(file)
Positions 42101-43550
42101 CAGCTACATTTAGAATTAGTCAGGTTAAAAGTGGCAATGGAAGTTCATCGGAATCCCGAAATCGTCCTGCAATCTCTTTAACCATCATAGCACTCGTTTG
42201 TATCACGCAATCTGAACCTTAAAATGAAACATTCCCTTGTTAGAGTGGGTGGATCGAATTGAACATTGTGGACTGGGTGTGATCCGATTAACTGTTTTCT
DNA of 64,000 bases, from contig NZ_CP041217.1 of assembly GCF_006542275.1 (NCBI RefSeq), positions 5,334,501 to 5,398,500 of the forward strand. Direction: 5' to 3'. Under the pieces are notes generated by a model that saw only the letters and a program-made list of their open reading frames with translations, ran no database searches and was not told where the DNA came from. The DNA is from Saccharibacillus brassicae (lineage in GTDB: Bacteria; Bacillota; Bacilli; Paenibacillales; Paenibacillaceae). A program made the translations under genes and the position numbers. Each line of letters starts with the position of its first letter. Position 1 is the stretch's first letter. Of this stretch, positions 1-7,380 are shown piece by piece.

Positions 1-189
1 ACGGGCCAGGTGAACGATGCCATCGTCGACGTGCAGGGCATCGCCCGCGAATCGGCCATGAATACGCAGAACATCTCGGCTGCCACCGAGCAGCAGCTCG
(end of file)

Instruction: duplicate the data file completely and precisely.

Positions 42101-43550
42101 CAGCTACATTTAGAATTAGTCAGGTTAAAAGTGGCAATGGAAGTTCATCGGAATCCCGAAATCGTCCTGCAATCTCTTTAACCATCATAGCACTCGTTTG
42201 TATCACGCAATCTGAACCTTAAAATGAAACATTCCCTTGTTAGAGTGGGTGGATCGAATTGAACATTGTGGACTGGGTGTGATCCGATTAACTGTTTTCT
DNA of 64,000 bases, from contig NZ_CP041217.1 of assembly GCF_006542275.1 (NCBI RefSeq), positions 5,334,501 to 5,398,500 of the forward strand. Direction: 5' to 3'. Under the pieces are notes generated by a model that saw only the letters and a program-made list of their open reading frames with translations, ran no database searches and was not told where the DNA came from. The DNA is from Saccharibacillus brassicae (lineage in GTDB: Bacteria; Bacillota; Bacilli; Paenibacillales; Paenibacillaceae). A program made the translations under genes and the position numbers. Each line of letters starts with the position of its first letter. Position 1 is the stretch's first letter. Of this stretch, positions 1-7,380 are shown piece by piece.

Positions 1-189
1 ACGGGCCAGGTGAACGATGCCATCGTCGACGTGCAGGGCATCGCCCGCGAATCGGCCATGAATACGCAGAACATCTCGGCTGCCACCGAGCAGCAGCTCG